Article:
How sleep and classical music could improve test scores
Lack of sleep is not unusual for college students, especially when studying for a test. But guess what, you might study better while sleeping, thanks to Beethoven and here’s why. Baylor University researchers with funding from the National Science Foundation have discovered that college students who listened to classical music during a computer-interactive lecture and then later during sleep improved test scores. The team recruited 50 college students. During the self-paced, computer-interactive lecture, soft selections from Beethoven, Chopin and Vivaldi were played on a computer. That night in Baylor’s sleep lab, the team monitored students’ sleep patterns using EEG. Once in deep sleep, depending on what group they were in, they either heard the same classical music or white noise for 15 minutes during deep sleep. The team found that the targeting memory reactivation or TMR makes it possible to reactivate and strengthen existing memories of lecture materials in a deep sleep. During the exam the next day, the TMR of classical music more than doubled the likelihood of passing the test when compared to the group who heard white noise. Unfortunately, the effect didn’t last long and won’t help with that final exam at the end of the year. But the team thinks benefits might be longer lasting if the music was repeated across multiple nights-perhaps reactivating and strengthening memories for the long haul. Maybe even right on through those final exams.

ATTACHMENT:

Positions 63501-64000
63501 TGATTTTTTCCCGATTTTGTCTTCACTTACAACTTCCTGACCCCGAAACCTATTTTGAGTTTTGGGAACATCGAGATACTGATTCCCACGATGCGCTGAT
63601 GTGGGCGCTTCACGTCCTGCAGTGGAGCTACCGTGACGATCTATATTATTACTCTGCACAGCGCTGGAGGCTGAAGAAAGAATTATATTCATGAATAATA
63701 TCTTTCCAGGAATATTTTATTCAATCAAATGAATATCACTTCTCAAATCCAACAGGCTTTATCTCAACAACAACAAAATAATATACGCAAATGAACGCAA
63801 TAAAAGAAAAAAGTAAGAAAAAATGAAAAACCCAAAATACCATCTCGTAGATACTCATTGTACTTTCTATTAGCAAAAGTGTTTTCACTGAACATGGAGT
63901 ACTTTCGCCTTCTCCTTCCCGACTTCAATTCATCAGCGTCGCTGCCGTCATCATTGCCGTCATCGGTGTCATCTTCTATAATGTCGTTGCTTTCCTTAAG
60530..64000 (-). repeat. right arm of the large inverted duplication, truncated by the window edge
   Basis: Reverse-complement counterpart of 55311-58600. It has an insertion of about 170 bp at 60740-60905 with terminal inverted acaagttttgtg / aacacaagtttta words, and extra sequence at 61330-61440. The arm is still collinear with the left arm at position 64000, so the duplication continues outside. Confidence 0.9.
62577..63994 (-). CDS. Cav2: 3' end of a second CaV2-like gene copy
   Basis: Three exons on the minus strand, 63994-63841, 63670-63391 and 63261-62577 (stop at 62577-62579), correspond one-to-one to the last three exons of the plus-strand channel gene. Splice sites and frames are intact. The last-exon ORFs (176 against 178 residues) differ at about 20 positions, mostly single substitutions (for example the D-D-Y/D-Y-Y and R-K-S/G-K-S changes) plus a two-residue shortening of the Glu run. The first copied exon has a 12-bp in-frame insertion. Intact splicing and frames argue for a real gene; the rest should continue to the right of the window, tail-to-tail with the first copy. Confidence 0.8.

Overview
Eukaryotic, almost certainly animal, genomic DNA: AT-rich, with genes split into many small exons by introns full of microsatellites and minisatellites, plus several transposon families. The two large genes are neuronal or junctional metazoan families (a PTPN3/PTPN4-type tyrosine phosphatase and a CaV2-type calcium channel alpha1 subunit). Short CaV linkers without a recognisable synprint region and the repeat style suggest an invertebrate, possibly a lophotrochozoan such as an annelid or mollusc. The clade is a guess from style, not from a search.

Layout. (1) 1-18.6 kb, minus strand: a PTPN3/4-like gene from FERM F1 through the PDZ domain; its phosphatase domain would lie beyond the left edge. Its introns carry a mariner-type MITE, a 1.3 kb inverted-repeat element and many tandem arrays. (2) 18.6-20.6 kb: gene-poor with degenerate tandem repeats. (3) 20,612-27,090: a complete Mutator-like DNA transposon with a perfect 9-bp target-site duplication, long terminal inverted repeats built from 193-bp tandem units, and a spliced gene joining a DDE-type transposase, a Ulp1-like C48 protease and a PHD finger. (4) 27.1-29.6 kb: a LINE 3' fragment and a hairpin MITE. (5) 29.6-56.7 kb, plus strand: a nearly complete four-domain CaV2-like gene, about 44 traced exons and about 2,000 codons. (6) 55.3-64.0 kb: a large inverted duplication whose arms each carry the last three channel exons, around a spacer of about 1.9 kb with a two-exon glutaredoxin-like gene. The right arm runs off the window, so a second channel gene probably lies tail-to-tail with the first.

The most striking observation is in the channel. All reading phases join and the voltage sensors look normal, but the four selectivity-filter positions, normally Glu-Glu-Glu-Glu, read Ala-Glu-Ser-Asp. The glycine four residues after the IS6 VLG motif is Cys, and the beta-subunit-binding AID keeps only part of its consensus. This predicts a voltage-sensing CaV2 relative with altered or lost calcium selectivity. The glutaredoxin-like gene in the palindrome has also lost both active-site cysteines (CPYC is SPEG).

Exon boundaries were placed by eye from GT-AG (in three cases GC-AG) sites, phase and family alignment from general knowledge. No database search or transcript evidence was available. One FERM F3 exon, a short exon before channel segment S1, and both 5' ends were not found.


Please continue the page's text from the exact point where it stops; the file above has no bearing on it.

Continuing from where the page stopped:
Credit: National Science Foundation
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